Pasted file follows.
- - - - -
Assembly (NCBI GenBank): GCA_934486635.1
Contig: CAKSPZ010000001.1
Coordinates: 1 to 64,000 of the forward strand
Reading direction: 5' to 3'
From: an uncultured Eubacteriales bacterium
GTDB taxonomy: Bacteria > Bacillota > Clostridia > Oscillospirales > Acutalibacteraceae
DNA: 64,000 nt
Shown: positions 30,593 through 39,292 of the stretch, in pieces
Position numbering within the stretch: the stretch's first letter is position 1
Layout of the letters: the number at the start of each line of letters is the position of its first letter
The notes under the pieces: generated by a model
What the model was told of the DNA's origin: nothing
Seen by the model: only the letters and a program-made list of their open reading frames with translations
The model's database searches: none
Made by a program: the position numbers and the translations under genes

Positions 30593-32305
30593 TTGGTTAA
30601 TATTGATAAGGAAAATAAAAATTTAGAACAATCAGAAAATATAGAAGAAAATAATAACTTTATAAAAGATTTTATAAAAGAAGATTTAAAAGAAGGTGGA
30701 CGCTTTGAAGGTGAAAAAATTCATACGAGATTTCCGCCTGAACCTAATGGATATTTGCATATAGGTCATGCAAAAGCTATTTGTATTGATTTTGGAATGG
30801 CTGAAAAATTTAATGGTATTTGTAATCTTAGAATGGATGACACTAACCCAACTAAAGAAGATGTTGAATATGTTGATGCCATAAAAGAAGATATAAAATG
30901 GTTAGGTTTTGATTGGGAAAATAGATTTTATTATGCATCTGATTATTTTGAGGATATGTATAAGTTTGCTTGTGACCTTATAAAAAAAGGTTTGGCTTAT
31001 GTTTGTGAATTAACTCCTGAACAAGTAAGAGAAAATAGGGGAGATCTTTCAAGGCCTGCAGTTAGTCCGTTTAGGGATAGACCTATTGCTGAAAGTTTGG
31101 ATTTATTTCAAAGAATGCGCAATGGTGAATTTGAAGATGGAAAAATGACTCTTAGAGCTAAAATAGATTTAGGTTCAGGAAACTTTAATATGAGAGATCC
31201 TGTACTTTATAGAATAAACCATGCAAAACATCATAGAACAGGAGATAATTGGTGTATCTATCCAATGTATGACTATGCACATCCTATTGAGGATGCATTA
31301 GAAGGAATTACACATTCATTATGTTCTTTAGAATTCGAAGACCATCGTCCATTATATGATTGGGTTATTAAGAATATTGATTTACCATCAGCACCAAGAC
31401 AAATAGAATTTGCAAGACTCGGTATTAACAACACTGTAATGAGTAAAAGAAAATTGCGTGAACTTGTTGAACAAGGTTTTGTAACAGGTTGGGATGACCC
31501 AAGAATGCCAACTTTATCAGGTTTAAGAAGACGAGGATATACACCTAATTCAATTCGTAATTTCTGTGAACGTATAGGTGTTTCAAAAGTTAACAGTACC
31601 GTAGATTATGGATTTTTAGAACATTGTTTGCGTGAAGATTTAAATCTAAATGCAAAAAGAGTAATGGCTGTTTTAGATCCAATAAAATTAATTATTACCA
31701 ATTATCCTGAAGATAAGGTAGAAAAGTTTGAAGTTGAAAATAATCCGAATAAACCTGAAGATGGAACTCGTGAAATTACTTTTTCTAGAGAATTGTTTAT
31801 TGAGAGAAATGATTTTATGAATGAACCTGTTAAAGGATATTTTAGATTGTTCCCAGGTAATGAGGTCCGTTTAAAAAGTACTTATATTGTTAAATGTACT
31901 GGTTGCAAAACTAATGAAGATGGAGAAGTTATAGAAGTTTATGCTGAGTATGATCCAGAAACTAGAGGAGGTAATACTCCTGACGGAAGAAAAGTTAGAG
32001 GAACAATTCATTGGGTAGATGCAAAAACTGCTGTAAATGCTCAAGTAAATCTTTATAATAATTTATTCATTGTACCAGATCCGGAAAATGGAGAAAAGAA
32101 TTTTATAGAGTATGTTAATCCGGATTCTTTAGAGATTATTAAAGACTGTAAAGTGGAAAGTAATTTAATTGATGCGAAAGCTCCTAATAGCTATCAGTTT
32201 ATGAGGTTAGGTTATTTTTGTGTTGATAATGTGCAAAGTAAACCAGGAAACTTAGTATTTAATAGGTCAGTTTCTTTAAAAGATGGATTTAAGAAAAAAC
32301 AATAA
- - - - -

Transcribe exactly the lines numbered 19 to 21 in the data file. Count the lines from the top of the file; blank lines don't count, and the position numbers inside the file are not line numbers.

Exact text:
30701 CGCTTTGAAGGTGAAAAAATTCATACGAGATTTCCGCCTGAACCTAATGGATATTTGCATATAGGTCATGCAAAAGCTATTTGTATTGATTTTGGAATGG
30801 CTGAAAAATTTAATGGTATTTGTAATCTTAGAATGGATGACACTAACCCAACTAAAGAAGATGTTGAATATGTTGATGCCATAAAAGAAGATATAAAATG
30901 GTTAGGTTTTGATTGGGAAAATAGATTTTATTATGCATCTGATTATTTTGAGGATATGTATAAGTTTGCTTGTGACCTTATAAAAAAAGGTTTGGCTTAT